I rise today, because in adding to this question of privilege we are now seeing official court documents clearly indicating, and we take this with the greatest of seriousness, that the Prime Minister deliberately misled the House this past spring. I will not repeat the numerous sources of precedents which my hon. colleagues cited on the seriousness of when a member of Parliament stands before the House and utters things that they know to be patently false.

In this case, either the Prime Minister directly misled us and Canadians, or allowed himself to be misled by his staff. Either way, this matter needs to be investigated in its proper place, at the procedure and House affairs committee, to get to the bottom of this evermore complex scandal that ties directly to the Prime Minister's own office and his inner circle of trusted advisors.

Here is what we learned today from documentation that is currently in the hands of the RCMP. On February 20, 2013, Senator Duffy wrote to his lawyer about the Prime Minister's Office. According to his lawyer, the documentation said, “Then Nigel called tonight. He was expansive, saying we [the PMO], had been working on lines and the scenario for you that would cover all of your concerns, including cash for repayment”. He also said, “We are working out this whole scenario for you, Senator Duffy, and the lines you are going to say publicly, and we are even going to pay for it”.

Now, these are court-filed documents. These are what the RCMP is currently investigating. However, what is important for us in this question of privilege is that with this information before us now as members of Parliament is that the Prime Minister's chief of staff informed Senator Duffy that the PMO was working on lines and the scenario for Mr. Duffy that would cover all of his concerns, including cash for repayment—obviously an offence under our statutes and laws—and that they were working out this whole scenario for him.

The government House leader wants us to believe that the Prime Minister did not ask his staff what was happening on an issue that was dominating the national media and certainly in question period in the House of Commons. The Prime Minister was facing these questions day after day from the Leader of the Opposition, and day after day he simply did not engage his staff on this question regarding Mr. Duffy and these illegal payments; he was the victim of his chief of staff's single-handed conspiracy against him and against the truth.

It is impossible to believe this rogue actor theory that it was Nigel Wright acting alone, when we have documents that continue to surface showing it was a coordinated effort in the Prime Minister's own office and that his own staff were involved in the cover-up.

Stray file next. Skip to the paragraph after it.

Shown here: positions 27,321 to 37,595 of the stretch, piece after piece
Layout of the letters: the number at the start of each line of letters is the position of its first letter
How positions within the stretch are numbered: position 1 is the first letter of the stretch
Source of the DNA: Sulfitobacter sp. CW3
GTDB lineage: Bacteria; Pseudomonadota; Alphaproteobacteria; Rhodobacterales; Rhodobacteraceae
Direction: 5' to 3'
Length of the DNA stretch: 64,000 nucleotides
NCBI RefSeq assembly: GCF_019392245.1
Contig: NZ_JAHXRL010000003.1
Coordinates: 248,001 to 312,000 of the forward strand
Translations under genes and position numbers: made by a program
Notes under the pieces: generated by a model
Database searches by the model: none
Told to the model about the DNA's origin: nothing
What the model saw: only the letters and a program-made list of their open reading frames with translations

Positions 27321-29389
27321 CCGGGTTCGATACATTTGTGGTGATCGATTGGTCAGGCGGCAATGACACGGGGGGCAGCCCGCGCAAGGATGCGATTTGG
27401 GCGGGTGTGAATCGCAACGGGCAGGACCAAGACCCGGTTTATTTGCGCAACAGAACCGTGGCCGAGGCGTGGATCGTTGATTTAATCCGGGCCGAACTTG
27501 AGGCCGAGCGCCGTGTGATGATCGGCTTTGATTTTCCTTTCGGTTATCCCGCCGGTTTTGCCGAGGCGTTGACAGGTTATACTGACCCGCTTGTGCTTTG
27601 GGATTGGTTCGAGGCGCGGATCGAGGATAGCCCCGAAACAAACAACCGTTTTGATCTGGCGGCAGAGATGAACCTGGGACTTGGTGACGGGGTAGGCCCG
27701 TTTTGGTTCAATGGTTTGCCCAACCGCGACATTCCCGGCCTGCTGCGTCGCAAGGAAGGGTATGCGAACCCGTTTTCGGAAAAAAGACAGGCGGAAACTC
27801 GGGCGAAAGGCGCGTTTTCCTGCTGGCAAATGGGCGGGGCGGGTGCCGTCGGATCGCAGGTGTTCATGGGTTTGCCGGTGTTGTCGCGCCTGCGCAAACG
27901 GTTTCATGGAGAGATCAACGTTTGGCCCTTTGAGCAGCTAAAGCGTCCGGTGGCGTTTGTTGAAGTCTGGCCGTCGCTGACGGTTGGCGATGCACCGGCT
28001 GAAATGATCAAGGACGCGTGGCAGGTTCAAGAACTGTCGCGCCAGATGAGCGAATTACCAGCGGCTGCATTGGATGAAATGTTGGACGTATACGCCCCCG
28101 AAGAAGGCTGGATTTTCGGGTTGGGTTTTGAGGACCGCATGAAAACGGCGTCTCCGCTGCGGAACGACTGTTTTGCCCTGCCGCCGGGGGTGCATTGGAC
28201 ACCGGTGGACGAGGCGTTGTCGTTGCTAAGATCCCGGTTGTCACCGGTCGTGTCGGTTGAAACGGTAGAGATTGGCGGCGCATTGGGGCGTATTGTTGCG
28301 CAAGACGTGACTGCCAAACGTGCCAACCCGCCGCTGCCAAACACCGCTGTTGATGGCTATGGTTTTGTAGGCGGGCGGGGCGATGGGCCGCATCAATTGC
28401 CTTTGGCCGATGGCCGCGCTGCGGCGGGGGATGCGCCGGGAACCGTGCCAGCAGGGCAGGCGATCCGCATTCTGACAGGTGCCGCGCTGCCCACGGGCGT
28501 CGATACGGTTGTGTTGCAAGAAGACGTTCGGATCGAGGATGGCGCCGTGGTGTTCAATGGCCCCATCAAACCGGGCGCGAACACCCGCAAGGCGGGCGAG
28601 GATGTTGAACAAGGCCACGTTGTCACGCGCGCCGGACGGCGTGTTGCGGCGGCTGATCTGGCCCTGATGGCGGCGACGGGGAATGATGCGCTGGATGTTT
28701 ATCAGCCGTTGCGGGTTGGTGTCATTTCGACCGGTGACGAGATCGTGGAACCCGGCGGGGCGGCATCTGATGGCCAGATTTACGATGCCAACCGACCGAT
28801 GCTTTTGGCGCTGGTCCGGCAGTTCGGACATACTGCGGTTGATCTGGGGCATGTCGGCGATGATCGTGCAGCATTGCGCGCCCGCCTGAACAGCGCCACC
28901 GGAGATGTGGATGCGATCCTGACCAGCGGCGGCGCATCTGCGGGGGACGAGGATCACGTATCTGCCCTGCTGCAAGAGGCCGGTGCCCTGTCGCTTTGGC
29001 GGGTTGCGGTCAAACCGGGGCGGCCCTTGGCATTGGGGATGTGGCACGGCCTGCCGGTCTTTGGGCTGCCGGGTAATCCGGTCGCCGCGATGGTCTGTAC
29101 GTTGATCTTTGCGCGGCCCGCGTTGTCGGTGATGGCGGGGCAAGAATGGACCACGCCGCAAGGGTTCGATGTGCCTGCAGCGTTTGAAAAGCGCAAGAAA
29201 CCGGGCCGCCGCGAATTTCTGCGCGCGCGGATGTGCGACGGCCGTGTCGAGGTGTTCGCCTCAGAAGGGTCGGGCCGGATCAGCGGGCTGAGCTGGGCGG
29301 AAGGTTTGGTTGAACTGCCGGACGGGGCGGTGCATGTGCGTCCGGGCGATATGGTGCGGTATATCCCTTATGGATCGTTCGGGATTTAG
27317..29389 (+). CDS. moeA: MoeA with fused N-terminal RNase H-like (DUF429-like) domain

We heard it just today. The evidence is completely contrary. This is a most serious matter, and it goes to the very heart of the principle of ministerial accountability, in this case, prime ministerial accountability. One cannot simply brush off the fact that one was caught in a lie by saying that the staff did not inform them and they only had half the information.

The principle of ministerial accountability means that ministers are accountable for what they say in this place with regard to their portfolio. With regard to the Prime Minister's own staff, with regard to the Mike Duffy repayment for cash and the cover-up that followed, it is undeniable that the evidence is mounting that the Prime Minister intentionally or unintentionally misled this House in the spring.

Parliament and Canadians deserve the facts. We can no longer fall to the lowest level of cynicism, that repeating talking points that emerge from the Prime Minister's office is somehow a replacement for the truth. That is simply not the case.

This matter of privilege, for all members of Parliament, not just the official opposition, but I would argue also for Conservative members across the way, needs to be addressed properly. It needs to be addressed succinctly. We can no longer operate under the cloud of a Prime Minister, and his most recent spokesperson standing in the House today repeating the falsehoods, hoping that by saying that all questions have been answered that it is as if all questions have been answered. That is not the case.

Mr. Speaker, I put forward this brief submission to you with the new evidence that we have been led to today, and I look forward to your ruling.

Statements by Prime Minister Regarding Repayment of Senator's ExpensesPrivilegeRoutine Proceedings

3:25 p.m.

Conservative

The Speaker Conservative Andrew Scheer

I thank the hon. member for his further comments and his question. I understand the hon. government House leader will be coming back at a later date, and I look forward to that.

MOTION THAT DEBATE BE NOT FURTHER ADJOURNEDBUSINESS OF THE HOUSE AND ITS COMMITTEESGovernment Orders

3:25 p.m.

York—Simcoe Ontario

Conservative

Peter Van Loan ConservativeLeader of the Government in the House of Commons